SAN DIEGO — This might seem like paradise to many out-of-towners, but pardon the Chicago Cubs for wishing an earthquake would dump San Diego Jack Murphy Stadium into the Pacific.
The Cubs certainly had their share of good times here over the years, but for some reason, every time they start to feel comfortable in San Diego, something like Saturday's game comes around, resurrecting memories of that ground ball that went through Leon Durham's legs during the 1984 playoffs.
On a brilliant Saturday afternoon at San Diego Jack Murphy Stadium, the Cubs found another peculiar way to lose to the Padres, this time 6-2.
"I'll tell you," Padre right fielder Tony Gwynn said, "it was like \o7 deja vu\f7 all over again."
After George Bell's solo homer in the top of the sixth inning, the Cubs were cruising along with a 2-0 lead when those acrid memories came flooding back, tormenting the abundance of Cubs' fans in the crowd of 23,557.
"It seemed like the whole crowd was filled with Cubs' fans," Padre left fielder Thomas Howard said. "Cubs (and) Padres fans were arguing the whole game. It was getting pretty heated."
It was nothing but some harmless quarreling until Howard did his resurrection of Tim Flannery, and left fielder George Bell did his imitation of Durham.
The Padres, who got five harmless hits off Cub starter Les Lancaster through the first five innings, opened the sixth with Scott Coolbaugh's double over the head of right fielder Andre Dawson, who appeared fooled by the ball.
It was Bell's turn next.
Howard lined an 0-1 fastball into left field. Bell broke back toward the wall, put his glove up, dropped his shades and watched the ball drop into the pocket of his glove. He then squeezed his glove, looked inside and saw nothing. He looked to the ground, then up in the air, wondering if the ball simply had vanished.
Little did he realize the ball had popped into his glove, out of it and over the fence for a home run, the first of Howard's major league career.
"It hit the top of my glove and went out, I think," Bell said afterwards, still not quite sure what happened. "The fence is kind of flat. When you run into the wall, you push the wall. It goes a foot or two back when you hit it.
"The ball went over. Somebody told me it would have hit the wall if the wall wouldn't have moved."
"I knew I hit it good," Howard said, "but the wind was blowing in, so I didn't know if it was good enough. Obviously, it was just enough. I saw it hit George Bell's glove and go over, and I just said, 'Thank you.'
"Everybody was all over me when I got back to the dugout, saying how I should go pay George Bell. I said, 'Hey, I don't care if it bounced on his head and went over the fence. A home run is a home run.' "
Lancaster, making his first start of the season, never was able to get out of the sixth, but he was rescued when Heathcliff Slocumb retired Tony Gwynn with runners on first and second.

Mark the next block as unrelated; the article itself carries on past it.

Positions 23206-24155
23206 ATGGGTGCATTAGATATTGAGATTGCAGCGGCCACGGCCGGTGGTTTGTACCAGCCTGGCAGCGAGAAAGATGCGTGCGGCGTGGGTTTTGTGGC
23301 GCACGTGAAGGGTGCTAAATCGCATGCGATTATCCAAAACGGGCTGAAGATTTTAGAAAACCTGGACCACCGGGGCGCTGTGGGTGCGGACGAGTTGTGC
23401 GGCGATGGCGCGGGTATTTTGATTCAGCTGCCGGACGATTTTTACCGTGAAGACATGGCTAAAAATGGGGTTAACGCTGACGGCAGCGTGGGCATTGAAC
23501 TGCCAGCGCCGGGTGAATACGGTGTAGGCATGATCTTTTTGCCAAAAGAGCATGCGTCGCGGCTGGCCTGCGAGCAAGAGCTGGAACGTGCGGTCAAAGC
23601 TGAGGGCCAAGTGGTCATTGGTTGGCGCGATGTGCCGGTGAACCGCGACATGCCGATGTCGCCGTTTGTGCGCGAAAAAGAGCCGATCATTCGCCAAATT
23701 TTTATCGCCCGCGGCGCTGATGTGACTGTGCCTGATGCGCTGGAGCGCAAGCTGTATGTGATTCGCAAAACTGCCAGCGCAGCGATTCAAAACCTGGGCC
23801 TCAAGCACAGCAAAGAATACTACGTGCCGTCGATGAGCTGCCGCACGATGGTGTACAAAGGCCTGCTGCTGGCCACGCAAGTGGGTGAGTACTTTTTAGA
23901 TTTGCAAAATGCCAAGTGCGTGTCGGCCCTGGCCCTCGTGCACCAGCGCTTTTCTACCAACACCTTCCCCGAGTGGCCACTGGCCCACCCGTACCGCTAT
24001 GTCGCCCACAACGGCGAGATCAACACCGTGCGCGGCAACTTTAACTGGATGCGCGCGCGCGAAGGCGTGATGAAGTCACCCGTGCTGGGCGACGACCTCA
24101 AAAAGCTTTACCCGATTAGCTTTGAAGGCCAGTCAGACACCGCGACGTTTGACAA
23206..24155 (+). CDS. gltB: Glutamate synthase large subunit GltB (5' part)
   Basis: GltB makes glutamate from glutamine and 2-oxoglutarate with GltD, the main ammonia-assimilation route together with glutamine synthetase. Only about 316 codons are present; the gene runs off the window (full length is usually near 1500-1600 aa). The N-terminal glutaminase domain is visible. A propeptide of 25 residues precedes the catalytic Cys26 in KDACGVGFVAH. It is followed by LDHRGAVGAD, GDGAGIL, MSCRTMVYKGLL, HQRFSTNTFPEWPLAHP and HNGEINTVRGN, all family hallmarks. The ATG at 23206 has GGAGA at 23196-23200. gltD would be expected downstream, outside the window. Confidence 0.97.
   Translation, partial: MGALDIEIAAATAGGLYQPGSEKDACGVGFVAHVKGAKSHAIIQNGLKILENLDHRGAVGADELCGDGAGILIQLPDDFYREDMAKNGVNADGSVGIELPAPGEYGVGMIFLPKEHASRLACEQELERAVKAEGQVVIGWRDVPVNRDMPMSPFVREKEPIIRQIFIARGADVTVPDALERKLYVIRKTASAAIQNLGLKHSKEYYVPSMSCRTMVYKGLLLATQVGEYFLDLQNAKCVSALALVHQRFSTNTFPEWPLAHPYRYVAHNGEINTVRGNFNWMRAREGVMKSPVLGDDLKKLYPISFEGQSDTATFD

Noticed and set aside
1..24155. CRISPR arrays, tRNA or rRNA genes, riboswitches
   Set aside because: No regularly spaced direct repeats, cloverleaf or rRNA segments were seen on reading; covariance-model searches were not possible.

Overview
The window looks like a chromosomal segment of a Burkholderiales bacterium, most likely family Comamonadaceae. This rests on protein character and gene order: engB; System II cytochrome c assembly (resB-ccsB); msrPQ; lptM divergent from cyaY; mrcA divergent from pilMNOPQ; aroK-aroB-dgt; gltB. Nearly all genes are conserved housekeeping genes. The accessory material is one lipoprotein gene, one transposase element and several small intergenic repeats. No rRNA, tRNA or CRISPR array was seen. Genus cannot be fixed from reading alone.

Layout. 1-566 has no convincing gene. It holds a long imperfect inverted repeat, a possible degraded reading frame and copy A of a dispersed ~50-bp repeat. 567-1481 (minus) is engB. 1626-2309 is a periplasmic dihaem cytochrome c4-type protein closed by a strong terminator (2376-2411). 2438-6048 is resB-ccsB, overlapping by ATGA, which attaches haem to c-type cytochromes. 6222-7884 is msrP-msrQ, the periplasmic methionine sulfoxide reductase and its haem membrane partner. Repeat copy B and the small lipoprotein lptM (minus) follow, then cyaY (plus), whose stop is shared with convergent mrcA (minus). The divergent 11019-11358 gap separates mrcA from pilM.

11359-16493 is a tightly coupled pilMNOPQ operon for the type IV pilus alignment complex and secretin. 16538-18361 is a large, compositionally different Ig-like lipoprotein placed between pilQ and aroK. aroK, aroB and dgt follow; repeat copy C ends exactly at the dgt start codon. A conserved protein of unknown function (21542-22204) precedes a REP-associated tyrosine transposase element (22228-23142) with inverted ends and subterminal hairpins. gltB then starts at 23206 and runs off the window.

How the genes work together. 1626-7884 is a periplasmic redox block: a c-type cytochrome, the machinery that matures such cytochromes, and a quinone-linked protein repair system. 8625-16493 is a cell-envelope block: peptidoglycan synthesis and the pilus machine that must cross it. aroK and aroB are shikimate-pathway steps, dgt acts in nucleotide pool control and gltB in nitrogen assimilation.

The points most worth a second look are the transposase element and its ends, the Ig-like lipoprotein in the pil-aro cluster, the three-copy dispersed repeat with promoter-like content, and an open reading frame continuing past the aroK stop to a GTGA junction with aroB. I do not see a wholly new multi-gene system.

As Padre starter Dennis Rasmussen continued to mow down the Cubs, retiring 17 of the last 20 batters he faced, the Padres rallied again in the eighth, this time off Mike Bielecki, who was pushed out of the rotation in place of Lancaster.
After striking out pinch-hitter Tom Lampkin, Bielecki walked Bip Roberts. Tony Fernandez followed with a single to left field. Cub Manager Jim Essian, sensing trouble, went to the bullpen and called upon left-hander Paul Assenmacher to face Gwynn.
Assenmacher did everything exactly as designed, inducing a ground ball to third baseman Luis Salazar, and it appeared momentarily that Gwynn was hitting into his third double play in a week. Of course, his chopper in that fifth game of the 1984 National League playoffs to Ryne Sandberg also looked like a double-play ball, didn't it?
This time, Salazar picked up the ball, didn't appear to have a firm grip and threw the ball high and wide of second base, drawing Sandberg off the base. Everybody was safe.
"It obviously hurt us," Essian said. "It looked like a double-play ball when it came off the bat, then we juggled it, and couldn't find the handle. Everybody makes errors."
That brought up Jerald Clark, who was subbing for National League home run leader Fred McGriff (swollen left toe). Clark walked to the plate hitless in his past 15 at-bats, and mired in a two-for-29 slump (.069).
Assenmacher immediately got ahead of Clark with two strikes, and then came in with a slider. Clark, saying later he simply wanted to protect the plate, checked his swing and groaned as the ball hit his bat and rolled toward the left side of second base.
"I said, 'Oh, no, double play,' " Clark said. "Shawon (Dunston) has got all kinds of range, so I figured he'd eat that one up. I just ran as hard as I could trying to beat the throw."
To Clark's surprise, he saw the ball rolling into center field for a two-single. Tim Teufel added to the Cubs' misery with a ground-rule double, and third baseman Scott Coolbaugh, who went two for three with two doubles, added a sacrifice fly for the final margin.